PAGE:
Important Aboriginal + Oceanic Art
24 March 2010

Queenie McKenzie (Nakarra)

(c.1930 - 1998)

natural earth pigments and synthetic binder on canvas

91.5 x 121.5 cm

signed verso: QM

$28,000 - 35,000

Warmun Traditional Artists, Turkey Creek
Private collection, Melbourne

This painting is accompanied by a certificate of authenticity from Warmun Traditional Artists, Turkey Creek

Catalogue text

The paintings of Queenie McKenzie and her close friend Rover Thomas possess a unique style which has given East Kimberley painting its distinctive character. The dotted delineations on vast backgrounds of natural ochre may be understood as symbols and maps that denote important aspects of their country. However, the disclosure of meaning in Aboriginal art is often conditional; stories and sites of significance depicted in tribal land are revealed in ways which are specific to particular Aboriginal groups. Accordingly, the simple elegance in paintings such as My Propa Home (Texas Downs) belies often complex and specific meaning. For example, the large hill is a bush tucker place called 'Budawa'; two black ovals are kangaroos with broken bones that have fallen from the hill; and the rise and fall of the single dotted line in what we might imagine as the foreground signifies the spirit teacher's direction for people to stop walking – to go their own way, or they'll be turned to stone.1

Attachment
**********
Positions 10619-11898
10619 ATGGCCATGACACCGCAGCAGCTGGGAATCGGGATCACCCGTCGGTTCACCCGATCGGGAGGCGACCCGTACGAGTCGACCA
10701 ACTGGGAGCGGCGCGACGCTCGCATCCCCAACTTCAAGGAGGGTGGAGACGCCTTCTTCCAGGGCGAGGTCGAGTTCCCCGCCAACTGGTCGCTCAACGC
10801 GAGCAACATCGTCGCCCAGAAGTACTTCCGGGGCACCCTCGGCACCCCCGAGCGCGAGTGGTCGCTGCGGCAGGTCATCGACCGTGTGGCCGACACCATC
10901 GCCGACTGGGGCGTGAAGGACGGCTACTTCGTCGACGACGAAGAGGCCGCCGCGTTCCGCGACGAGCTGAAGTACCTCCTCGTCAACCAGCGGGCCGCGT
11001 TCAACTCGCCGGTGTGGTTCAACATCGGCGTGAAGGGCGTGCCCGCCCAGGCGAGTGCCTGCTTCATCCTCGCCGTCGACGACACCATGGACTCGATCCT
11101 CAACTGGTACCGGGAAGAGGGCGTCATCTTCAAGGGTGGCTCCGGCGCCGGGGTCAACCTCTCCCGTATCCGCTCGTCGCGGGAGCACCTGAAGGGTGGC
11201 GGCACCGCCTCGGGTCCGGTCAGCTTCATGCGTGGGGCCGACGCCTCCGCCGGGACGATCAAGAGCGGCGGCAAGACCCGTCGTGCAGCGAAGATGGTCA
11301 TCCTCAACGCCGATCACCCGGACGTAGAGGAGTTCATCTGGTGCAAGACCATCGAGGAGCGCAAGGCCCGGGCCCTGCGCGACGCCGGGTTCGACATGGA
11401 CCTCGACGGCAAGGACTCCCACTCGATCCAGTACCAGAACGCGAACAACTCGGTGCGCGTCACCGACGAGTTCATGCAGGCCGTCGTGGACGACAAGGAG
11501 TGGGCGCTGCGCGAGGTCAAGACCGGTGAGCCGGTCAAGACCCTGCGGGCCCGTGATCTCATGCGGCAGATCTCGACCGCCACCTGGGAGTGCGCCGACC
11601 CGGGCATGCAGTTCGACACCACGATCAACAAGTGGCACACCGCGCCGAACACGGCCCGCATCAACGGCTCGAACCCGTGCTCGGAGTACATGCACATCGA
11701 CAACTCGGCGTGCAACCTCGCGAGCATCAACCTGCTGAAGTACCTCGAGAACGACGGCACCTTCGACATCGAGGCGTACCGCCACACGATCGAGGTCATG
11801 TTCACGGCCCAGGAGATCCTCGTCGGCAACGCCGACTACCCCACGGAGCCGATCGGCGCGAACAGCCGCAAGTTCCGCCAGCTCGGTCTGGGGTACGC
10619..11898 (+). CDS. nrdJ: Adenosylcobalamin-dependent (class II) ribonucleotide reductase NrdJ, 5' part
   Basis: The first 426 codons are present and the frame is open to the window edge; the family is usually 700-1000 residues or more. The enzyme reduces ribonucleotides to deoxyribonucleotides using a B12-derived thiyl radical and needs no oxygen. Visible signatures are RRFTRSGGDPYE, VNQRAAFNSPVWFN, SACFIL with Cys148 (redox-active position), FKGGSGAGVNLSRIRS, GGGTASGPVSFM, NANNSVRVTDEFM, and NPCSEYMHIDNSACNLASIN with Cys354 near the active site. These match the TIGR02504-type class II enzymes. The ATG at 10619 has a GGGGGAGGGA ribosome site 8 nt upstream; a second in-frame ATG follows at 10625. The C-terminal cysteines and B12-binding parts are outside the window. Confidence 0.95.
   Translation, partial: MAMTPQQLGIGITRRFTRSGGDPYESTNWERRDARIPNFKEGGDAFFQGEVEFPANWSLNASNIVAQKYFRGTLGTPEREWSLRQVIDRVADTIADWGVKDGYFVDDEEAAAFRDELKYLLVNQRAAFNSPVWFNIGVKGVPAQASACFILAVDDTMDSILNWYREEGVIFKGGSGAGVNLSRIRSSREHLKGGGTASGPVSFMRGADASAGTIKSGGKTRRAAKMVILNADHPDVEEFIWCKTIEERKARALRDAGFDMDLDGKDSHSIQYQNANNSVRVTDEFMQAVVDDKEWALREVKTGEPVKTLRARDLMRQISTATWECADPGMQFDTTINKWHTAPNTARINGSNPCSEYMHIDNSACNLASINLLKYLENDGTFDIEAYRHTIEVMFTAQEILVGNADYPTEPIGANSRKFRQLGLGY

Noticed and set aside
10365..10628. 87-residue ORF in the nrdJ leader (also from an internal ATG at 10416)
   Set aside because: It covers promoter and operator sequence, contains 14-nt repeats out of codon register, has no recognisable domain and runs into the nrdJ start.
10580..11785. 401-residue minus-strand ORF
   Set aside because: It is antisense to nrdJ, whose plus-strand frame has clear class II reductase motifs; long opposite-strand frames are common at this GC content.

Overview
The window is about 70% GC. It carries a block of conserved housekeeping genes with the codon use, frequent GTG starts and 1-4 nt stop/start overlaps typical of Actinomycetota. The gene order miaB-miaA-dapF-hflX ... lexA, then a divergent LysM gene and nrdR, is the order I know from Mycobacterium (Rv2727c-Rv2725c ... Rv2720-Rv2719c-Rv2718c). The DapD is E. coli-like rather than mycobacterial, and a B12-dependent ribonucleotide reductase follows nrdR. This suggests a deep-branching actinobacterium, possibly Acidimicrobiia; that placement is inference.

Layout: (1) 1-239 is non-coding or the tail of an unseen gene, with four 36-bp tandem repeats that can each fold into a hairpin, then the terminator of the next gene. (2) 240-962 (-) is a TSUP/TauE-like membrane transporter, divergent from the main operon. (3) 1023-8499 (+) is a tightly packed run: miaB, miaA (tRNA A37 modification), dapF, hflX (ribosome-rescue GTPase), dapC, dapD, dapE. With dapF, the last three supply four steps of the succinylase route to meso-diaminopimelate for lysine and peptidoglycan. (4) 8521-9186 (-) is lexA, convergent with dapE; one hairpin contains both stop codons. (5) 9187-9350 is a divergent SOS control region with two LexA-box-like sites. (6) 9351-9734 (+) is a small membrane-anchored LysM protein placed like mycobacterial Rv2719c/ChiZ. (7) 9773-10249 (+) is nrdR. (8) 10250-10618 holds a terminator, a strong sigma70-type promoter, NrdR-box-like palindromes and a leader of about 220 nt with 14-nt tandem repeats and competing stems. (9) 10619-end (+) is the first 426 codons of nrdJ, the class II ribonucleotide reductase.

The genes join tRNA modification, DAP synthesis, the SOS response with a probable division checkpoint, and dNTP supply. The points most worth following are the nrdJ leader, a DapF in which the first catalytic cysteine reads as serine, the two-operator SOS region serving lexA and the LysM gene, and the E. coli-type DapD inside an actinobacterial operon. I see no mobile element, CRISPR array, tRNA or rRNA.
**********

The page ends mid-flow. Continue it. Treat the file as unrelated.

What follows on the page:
Queenie McKenzie is an important woman of East Kimberley whose life has been both fraught and astonishing. When only a baby, her non-Aboriginal father wanted to take her away but instead, her mother kept her and she spent the next forty years as a stock camp cook on Old Texas Downs Station, south east of Turkey Creek. In the mid 1970s, she went to live with the Warmun Community and witnessed the development of the fledgling artistic community and by the mid 1980s she was painting on canvas using ochres she prepared herself. In her relatively short career as a painter she not only produced a remarkable body of work but was also recognized as a great advocate and mentor for the art of East Kimberley.

1. Warmun Traditional Artists Certificate of Authenticity (cat. QM11).